You may already be familiar with the term  co-occurring disorders. If not, this term describes a person who has both a drug addiction and mental illness. But what exactly is the connection between drug addiction and mental illness?

Chicken or Egg: Does It Matter?

First and foremost, regardless of the origin of dual diagnoses, the most important therapeutic point is that a person receives simultaneous treatment for the drug addiction and mental illness. Without this approach, it is extremely difficult for someone with co-occurring disorders to reach a state of recovery and wellness.  The chicken and the egg? That is a very complicated theme, and there are two points to consider:

  • Mental health issues lead to addictions as a way to manage painful or difficult symptoms
  • Drug addiction leads to anxiety, depression and other mental health issues related to increasing isolation and damage to relationships as the addiction becomes the focus of each day

Both of these are valid views, and have multiple research studies to support them. In addition, brain research shows that some drugs of addiction can lead to change in the brain’s neurotransmitters. This can cause symptoms of mental illness.

For both drug addiction and mental illness, some overlapping issues may be present. According to the National Institute on Drug Abuse, these include common genetic factors, overlapping environmental triggers, involvement of similar regions of the brain (such as the reward center of the brain), and developmental issues during adolescence.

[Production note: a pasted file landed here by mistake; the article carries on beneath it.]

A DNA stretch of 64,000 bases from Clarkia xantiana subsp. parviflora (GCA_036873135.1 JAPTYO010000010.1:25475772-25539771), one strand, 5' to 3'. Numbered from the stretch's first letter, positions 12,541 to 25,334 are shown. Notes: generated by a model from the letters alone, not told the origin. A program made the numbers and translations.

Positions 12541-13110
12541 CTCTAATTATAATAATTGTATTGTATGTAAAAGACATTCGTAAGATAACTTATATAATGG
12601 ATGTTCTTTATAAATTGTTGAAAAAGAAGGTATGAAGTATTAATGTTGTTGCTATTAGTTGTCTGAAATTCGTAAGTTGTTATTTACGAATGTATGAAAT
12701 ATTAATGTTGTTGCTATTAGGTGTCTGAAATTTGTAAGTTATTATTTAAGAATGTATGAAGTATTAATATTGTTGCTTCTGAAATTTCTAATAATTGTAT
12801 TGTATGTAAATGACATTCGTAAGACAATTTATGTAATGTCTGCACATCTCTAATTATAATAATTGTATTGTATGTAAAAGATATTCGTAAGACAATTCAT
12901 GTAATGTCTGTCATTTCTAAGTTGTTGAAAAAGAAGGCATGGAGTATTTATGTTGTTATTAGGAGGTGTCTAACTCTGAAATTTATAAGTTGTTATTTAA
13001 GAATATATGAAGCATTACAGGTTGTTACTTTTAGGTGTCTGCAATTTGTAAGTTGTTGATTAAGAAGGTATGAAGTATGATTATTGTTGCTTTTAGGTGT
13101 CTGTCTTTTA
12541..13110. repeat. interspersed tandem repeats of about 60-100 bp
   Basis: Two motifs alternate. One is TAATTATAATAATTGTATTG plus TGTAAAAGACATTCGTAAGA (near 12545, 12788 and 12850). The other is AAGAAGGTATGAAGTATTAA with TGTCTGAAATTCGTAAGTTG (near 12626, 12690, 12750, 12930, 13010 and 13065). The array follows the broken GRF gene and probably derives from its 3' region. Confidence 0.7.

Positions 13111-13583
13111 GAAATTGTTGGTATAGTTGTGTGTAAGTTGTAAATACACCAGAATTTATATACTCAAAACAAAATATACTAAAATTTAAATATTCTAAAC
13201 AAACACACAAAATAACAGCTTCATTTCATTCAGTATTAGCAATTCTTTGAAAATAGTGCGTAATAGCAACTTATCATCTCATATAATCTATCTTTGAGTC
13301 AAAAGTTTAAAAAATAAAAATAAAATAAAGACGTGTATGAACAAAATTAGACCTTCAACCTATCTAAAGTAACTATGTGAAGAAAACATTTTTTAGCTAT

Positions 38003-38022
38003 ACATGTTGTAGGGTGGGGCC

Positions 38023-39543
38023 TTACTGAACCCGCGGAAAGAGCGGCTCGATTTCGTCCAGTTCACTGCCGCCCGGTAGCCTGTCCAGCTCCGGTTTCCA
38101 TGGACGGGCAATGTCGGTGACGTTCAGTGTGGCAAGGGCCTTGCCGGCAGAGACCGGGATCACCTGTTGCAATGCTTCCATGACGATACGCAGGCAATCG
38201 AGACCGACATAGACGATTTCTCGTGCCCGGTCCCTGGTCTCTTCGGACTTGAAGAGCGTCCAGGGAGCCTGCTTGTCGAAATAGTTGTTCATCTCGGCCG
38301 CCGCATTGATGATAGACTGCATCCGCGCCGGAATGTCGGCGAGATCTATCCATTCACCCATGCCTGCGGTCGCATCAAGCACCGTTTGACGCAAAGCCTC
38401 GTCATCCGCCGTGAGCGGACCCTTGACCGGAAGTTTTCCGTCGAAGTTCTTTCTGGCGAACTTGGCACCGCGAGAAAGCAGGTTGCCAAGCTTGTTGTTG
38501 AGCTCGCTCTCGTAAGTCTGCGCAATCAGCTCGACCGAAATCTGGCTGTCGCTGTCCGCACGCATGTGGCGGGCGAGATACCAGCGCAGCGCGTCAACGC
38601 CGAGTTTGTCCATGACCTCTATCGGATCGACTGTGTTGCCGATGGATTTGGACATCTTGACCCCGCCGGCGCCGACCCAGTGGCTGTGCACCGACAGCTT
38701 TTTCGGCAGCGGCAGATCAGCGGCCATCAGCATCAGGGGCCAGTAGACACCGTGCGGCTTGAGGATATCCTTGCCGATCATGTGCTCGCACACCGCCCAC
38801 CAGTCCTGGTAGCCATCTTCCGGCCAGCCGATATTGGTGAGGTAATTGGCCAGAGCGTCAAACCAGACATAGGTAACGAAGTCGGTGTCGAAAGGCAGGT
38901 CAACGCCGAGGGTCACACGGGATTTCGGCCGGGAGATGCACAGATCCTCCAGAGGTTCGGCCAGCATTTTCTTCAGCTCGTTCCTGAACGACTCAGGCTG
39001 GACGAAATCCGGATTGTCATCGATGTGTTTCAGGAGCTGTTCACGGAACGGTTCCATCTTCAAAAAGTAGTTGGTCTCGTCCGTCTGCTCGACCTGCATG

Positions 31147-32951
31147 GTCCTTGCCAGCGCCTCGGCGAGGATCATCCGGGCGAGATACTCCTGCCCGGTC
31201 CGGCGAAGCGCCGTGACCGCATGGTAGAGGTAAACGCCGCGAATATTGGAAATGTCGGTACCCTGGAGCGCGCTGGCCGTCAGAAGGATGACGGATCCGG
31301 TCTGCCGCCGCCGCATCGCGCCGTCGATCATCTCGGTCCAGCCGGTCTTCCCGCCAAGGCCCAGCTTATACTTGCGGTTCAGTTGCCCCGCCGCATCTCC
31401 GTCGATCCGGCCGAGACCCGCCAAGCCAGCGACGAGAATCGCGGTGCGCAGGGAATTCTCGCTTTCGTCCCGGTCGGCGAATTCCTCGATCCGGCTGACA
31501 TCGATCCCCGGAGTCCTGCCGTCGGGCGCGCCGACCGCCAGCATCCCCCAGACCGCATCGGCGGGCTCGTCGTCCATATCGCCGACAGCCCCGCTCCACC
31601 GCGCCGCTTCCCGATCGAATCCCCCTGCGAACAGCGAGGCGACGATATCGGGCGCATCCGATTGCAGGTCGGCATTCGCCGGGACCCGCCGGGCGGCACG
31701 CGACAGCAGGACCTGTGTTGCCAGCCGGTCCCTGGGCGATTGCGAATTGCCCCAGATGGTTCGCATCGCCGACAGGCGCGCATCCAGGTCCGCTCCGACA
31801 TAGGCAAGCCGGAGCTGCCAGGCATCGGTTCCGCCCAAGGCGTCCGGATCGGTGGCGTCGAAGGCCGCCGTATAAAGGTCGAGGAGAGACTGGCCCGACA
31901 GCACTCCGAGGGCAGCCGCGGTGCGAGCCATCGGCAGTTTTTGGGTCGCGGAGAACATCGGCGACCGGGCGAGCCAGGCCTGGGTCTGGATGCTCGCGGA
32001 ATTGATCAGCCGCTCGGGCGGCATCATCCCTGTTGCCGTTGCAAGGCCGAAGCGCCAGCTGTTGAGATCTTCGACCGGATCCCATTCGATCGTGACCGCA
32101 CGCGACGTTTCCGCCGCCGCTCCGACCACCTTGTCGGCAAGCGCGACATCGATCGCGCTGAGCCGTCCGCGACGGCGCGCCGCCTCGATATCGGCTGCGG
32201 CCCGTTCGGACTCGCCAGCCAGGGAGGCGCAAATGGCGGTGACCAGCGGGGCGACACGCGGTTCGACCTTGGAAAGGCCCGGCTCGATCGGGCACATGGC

Common Ground on Drug Addiction and Mental Illness

There are many ways to control stress, trauma and pain. The relief of distressful symptoms and situations can range from the healthy and benign (such as scrubbing windows or going for a walk), to increasingly problematic activities (using food, drugs, sex, shopping or alcohol to feel better). These same activities can be used to cope with anxiety, depression, PTSD, OCD and schizophrenia. Getting help for a co-occurring disorder, regardless of whether the drug addiction or the mental illness came first, is the most important priority.

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